Dates: May 21 – 30, 2019
Location: Tucson, Arizona with excursions into Mexico
Cost: $1,600 – Plus cost of passport (if participant does not have one), immunizations, and spending money for travel/souvenirs.
Student Coordinators: Patrick Sivak and Regina Sullivan
The border between the United States and Mexico stretches almost 2,000 miles, from the Gulf of Mexico to the Pacific Ocean. In some places, the border is only marked by a sign or a fence. In other places, the border is reinforced with barbed wire or tall steel barriers.
All the border fortification is intended to reduce undocumented immigration to the United States from Mexico. Many immigrants who cross the U.S.-Mexico border without documentation flee extreme poverty in Mexico, Central and South America. Every year, thousands of people travel across the difficult terrain of the borderlands in search of a new life. Many make it but live in the shadows, working menial jobs to earn money to send back home, many get detained and deported, and sadly, there are many others who die in the desert. This region can be so politicized by the news, so this immersion experience is an attempt to find the human faces of the immigration crisis.
It was the spirit of the faith-and-conscience-based Sanctuary Movement of the 1980’s that gave rise to the founding of BorderLinks.
In 1987, Tucson Sanctuary Workers, members of the east-coast Meeting Ground organization, and a consortium of pastors from Philadelphia met together to consider the possibility of an experiential education program. The conviction grew that a great need existed for people, especially North Americans, to experience the context and stories of life on the Border.
The first BorderLinks delegation arrived in Arizona from the east coast early in 1988 for a border immersion experience. These first trips focused on the conflicts taking place in Central American countries at that time and on the difficulties encountered by refugees fleeing north across the U.S.-Mexico border.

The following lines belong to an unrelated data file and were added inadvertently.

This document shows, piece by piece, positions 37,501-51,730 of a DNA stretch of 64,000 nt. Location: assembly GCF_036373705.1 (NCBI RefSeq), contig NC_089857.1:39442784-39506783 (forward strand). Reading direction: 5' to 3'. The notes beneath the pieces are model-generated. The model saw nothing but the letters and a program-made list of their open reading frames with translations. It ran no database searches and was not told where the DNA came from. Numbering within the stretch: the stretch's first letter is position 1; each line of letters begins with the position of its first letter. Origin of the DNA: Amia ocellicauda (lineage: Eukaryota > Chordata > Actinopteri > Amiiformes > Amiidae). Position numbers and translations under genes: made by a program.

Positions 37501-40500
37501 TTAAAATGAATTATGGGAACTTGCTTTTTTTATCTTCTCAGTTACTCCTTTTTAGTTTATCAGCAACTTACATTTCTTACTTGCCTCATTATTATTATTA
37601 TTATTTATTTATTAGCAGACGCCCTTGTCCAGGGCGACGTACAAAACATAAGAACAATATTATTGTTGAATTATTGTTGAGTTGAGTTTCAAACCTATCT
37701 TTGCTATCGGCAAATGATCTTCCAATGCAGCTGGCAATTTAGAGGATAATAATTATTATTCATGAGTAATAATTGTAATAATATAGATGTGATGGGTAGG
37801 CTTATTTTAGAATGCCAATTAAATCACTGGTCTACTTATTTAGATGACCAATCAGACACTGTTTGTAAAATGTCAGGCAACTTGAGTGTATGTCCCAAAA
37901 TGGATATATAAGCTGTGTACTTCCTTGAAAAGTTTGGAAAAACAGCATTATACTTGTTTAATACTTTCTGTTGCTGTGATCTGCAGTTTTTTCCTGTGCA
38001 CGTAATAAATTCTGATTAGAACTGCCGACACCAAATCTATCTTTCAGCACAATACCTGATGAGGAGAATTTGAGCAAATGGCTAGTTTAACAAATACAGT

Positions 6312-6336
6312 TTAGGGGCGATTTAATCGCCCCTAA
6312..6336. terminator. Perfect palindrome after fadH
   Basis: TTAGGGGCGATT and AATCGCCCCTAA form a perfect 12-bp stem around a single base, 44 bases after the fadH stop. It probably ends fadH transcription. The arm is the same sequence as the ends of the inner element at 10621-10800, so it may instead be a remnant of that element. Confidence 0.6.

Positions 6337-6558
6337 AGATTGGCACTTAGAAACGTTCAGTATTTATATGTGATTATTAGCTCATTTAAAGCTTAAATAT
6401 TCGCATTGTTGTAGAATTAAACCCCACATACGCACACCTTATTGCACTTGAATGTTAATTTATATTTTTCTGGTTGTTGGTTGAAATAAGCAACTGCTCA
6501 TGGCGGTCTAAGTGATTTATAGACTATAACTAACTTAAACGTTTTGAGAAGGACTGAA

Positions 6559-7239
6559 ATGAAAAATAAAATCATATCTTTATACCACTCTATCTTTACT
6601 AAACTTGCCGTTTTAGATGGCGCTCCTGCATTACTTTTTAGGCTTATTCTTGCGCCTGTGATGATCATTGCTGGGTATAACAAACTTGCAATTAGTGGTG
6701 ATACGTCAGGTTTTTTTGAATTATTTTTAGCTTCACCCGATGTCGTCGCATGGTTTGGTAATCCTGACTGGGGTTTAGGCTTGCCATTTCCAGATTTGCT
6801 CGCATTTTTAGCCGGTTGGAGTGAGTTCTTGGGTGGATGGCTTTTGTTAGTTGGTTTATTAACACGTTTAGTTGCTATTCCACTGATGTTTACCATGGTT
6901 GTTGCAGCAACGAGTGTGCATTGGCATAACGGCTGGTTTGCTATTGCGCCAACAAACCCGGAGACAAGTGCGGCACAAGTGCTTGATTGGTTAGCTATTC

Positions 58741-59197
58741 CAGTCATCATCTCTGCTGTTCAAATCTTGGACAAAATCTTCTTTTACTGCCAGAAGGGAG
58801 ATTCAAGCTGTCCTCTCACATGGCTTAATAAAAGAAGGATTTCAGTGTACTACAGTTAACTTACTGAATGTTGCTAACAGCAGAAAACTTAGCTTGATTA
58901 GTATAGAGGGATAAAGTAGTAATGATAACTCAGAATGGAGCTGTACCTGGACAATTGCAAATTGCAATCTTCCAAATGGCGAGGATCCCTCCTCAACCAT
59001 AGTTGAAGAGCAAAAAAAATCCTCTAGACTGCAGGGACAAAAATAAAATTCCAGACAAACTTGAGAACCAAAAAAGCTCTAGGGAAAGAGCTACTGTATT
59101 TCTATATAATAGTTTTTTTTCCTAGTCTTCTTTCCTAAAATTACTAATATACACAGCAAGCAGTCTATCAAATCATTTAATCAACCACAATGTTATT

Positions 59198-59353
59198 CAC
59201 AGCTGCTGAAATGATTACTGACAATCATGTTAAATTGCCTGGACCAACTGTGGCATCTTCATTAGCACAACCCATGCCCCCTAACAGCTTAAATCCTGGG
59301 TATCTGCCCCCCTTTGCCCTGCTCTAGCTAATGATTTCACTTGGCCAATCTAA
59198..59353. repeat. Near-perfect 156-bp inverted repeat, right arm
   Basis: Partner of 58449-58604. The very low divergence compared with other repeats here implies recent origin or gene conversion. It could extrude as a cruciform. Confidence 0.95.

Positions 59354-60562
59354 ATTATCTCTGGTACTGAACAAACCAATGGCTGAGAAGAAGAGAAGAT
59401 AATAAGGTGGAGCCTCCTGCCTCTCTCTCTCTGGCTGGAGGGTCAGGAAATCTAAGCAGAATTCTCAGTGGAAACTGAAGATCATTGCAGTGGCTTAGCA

In 2004, BorderLinks purchased and renovated a Tucson property that allowed us to expand and enhance our programs. The property was remodeled for staff offices, a large dormitory, a parking lot, and kitchen and community space. Through grants, they’ve recently developed the outdoor area to include a water cistern, garden, and earthworks projects.
Activities and Service:
Participants will learn about the evolution of the US-Mexico border – how it has been shaped by governmental policies and social realities. They will meet and talk with a variety of people from all perspectives of the immigration issue: undocumented students, ranchers, US Border Patrol, faith-based volunteer groups, pastors and locals. Participants will visit the Florence Secure Processing Center where undocumented immigrants are detained before being deported, an immigration legal aid organization, social service ministries for immigrants, as well as visit the wall that divides the two countries. Borderlinks will lead the group on a desert walk to experience the harsh nature of the desert by following some of the trails that migrants use.